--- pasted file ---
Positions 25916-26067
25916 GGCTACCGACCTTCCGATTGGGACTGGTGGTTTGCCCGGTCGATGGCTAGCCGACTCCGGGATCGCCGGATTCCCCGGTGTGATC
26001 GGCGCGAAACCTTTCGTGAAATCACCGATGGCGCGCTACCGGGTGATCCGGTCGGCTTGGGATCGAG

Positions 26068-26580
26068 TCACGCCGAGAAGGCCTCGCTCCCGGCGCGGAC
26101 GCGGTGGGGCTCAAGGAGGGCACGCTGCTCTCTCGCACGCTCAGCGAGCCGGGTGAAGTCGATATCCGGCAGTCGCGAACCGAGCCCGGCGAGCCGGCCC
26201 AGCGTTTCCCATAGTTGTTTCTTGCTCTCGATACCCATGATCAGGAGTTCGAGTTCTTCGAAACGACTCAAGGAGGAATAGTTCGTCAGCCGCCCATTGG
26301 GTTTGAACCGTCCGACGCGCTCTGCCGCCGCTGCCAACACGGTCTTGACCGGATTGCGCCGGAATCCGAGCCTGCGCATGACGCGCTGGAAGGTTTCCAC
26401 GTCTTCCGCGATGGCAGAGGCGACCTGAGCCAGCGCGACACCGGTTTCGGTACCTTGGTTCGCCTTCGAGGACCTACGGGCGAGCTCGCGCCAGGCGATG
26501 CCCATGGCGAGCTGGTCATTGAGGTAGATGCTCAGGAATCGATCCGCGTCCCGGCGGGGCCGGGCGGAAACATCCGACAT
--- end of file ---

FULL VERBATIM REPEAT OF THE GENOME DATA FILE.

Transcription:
Positions 25916-26067
25916 GGCTACCGACCTTCCGATTGGGACTGGTGGTTTGCCCGGTCGATGGCTAGCCGACTCCGGGATCGCCGGATTCCCCGGTGTGATC
26001 GGCGCGAAACCTTTCGTGAAATCACCGATGGCGCGCTACCGGGTGATCCGGTCGGCTTGGGATCGAG

Positions 26068-26580
26068 TCACGCCGAGAAGGCCTCGCTCCCGGCGCGGAC
26101 GCGGTGGGGCTCAAGGAGGGCACGCTGCTCTCTCGCACGCTCAGCGAGCCGGGTGAAGTCGATATCCGGCAGTCGCGAACCGAGCCCGGCGAGCCGGCCC
26201 AGCGTTTCCCATAGTTGTTTCTTGCTCTCGATACCCATGATCAGGAGTTCGAGTTCTTCGAAACGACTCAAGGAGGAATAGTTCGTCAGCCGCCCATTGG
26301 GTTTGAACCGTCCGACGCGCTCTGCCGCCGCTGCCAACACGGTCTTGACCGGATTGCGCCGGAATCCGAGCCTGCGCATGACGCGCTGGAAGGTTTCCAC
26401 GTCTTCCGCGATGGCAGAGGCGACCTGAGCCAGCGCGACACCGGTTTCGGTACCTTGGTTCGCCTTCGAGGACCTACGGGCGAGCTCGCGCCAGGCGATG
26501 CCCATGGCGAGCTGGTCATTGAGGTAGATGCTCAGGAATCGATCCGCGTCCCGGCGGGGCCGGGCGGAAACATCCGACAT